We won't have to wait quite as long as we'd thought for the first all-female spacewalk, if all goes according to plan.
NASA astronauts Christina Koch and Jessica Meir had been scheduled to venture outside the International Space Station (ISS) together next Monday (Oct. 21), as part of a series of excursions to install new batteries. But they've been retasked and fast-tracked, thanks to the failure of one of the orbiting lab's power controllers over the weekend, NASA officials announced today (Oct. 15).
"@Space_Station update: our first all-female spacewalk with @Astro_Christina and @Astro_Jessica will be Thursday or Friday to replace a faulty battery charge-discharge unit," NASA chief Jim Bridenstine said via Twitter. More details will be relayed during a press conference later today, he added.
.@Space_Station update: our first all-female spacewalk with @Astro_Christina and @Astro_Jessica will be Thursday or Friday to replace a faulty battery charge-discharge unit. We’ll have a telecon later today. More details: https://t.co/0T6OOfuQQc pic.twitter.com/zQ7cH4fIBgOctober 15, 2019
The power glitch is a repeat of an issue that occurred in April after a battery-pack swap, NASA officials said during a press conference today. The failed battery charge/discharge unit (BCDU) will come back to Earth a few months from now aboard a SpaceX Dragon cargo capsule, and engineers will inspect the hardware to try to figure out what happened, they added. (The BCDU that failed in April is already on Earth, and researchers will compare the two units to see if the same issue afflicted both of them.)
Just 15 women have ever conducted a spacewalk, and all of them did so with a male companion. So Koch and Meir will make some long-overdue history.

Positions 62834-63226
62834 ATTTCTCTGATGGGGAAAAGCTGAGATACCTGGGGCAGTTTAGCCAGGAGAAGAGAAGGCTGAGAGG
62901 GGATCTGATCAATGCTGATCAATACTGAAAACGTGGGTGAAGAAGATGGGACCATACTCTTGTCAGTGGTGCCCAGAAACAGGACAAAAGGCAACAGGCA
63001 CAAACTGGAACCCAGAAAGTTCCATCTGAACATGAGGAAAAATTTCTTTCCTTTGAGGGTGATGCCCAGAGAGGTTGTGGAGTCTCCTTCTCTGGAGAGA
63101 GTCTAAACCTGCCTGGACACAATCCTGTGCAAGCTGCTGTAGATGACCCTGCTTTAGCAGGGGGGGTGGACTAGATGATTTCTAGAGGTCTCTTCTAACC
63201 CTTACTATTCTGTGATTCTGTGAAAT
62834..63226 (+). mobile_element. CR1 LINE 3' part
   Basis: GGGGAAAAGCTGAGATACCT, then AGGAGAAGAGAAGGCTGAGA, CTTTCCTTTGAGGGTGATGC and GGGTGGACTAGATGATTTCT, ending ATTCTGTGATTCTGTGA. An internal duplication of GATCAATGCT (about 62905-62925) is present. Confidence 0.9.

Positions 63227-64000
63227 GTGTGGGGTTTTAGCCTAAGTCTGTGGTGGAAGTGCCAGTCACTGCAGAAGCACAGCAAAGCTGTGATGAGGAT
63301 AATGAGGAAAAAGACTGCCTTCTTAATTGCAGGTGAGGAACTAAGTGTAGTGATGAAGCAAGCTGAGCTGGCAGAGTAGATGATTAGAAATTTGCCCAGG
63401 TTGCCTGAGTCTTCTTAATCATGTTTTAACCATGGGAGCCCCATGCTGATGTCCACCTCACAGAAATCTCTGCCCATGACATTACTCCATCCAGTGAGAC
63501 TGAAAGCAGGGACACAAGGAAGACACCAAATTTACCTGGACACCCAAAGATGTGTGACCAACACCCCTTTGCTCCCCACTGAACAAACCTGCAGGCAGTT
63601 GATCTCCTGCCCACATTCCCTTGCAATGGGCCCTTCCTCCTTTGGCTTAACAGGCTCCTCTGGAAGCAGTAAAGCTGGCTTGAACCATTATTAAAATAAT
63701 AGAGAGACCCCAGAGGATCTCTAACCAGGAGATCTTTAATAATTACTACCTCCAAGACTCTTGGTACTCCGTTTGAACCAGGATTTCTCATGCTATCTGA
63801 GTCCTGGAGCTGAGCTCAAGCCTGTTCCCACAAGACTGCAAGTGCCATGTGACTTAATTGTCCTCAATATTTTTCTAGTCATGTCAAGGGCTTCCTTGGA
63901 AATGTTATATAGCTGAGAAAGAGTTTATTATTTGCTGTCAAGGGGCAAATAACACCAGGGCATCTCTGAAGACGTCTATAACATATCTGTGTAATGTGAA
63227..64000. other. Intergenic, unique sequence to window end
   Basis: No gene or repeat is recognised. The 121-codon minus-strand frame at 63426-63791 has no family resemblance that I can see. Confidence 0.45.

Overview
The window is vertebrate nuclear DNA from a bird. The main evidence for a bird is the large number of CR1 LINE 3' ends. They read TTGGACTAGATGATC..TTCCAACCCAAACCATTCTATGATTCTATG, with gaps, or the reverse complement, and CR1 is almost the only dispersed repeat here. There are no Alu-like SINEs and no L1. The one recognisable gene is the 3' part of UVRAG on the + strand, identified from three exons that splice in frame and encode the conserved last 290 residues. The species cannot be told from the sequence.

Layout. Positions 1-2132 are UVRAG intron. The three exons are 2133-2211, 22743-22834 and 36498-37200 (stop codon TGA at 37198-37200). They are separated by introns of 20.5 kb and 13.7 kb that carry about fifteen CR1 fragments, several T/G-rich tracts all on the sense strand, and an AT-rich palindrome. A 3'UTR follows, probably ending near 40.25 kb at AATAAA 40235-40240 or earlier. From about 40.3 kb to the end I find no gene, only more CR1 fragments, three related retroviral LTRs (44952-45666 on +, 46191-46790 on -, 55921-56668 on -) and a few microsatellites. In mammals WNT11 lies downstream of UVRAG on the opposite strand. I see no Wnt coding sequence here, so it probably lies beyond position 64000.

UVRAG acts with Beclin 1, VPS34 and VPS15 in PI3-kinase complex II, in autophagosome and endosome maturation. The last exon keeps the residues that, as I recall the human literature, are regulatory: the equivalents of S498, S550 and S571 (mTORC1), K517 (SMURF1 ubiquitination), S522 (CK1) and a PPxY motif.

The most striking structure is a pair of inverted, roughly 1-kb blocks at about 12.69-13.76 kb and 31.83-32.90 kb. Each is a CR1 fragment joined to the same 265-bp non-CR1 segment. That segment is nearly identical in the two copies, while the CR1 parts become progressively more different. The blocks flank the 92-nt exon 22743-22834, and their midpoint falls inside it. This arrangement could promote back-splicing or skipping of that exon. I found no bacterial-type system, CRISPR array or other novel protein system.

And speaking of overdue: The all-female milestone was originally scheduled for March, and was to involve Koch and NASA astronaut Anne McClain. But that spacewalk was scuttled because properly fitted spacesuits could not be readied in time for both astronauts.
McClain, who came back to Earth in June, had kind words for Koch, Meir and their colleagues aboard the orbiting lab.
"Third spacewalk in a busy season of spacewalks this week. Date is unknown bc the task was unforeseen: replacing a unit that failed during power-ups of new batteries. Very good that we have 4 expert spacewalkers on board to shoulder this tough task. They are the A-team!" McClain said via Twitter today.
Six people are serving on the space station's current Expedition 61: Koch, Meir, and fellow NASA astronaut Andrew Morgan; Russian cosmonauts Aleksandr Skvortsov and Oleg Skripochka; and the European Space Agency's Luca Parmitano, who commands the mission.
Third spacewalk in a busy season of spacewalks this week. Date is unknown bc the task was unforeseen: replacing a unit that failed during power-ups of new batteries. Very good that we have 4 expert spacewalkers on board to shoulder this tough task. They are the A-team! https://t.co/pJKrOGbBbeOctober 15, 2019
- The International Space Station: Inside and Out (Infographic)
- Astronauts Complete First Spacewalk in Series to Upgrade Station Batteries
- 1st All-Female Spacewalk Scrapped Over Safety Concerns, Not Sexism
Editor's note: This story was updated at 5:15 p.m. EDT to incorporate information from a NASA press conference.
Space.com associate editor Hanneke Weitering contributed to this story.
Mike Wall's book about the search for alien life, "Out There" (Grand Central Publishing, 2018; illustrated by Karl Tate), is out now. Follow him on Twitter @michaeldwall. Follow us on Twitter @Spacedotcom or Facebook.
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Michael Wall is a Senior Space Writer with Space.com and joined the team in 2010. He primarily covers exoplanets, spaceflight and military space, but has been known to dabble in the space art beat. His book about the search for alien life, "Out There," was published on Nov. 13, 2018. Before becoming a science writer, Michael worked as a herpetologist and wildlife biologist. He has a Ph.D. in evolutionary biology from the University of Sydney, Australia, a bachelor's degree from the University of Arizona, and a graduate certificate in science writing from the University of California, Santa Cruz. To find out what his latest project is, you can follow Michael on Twitter.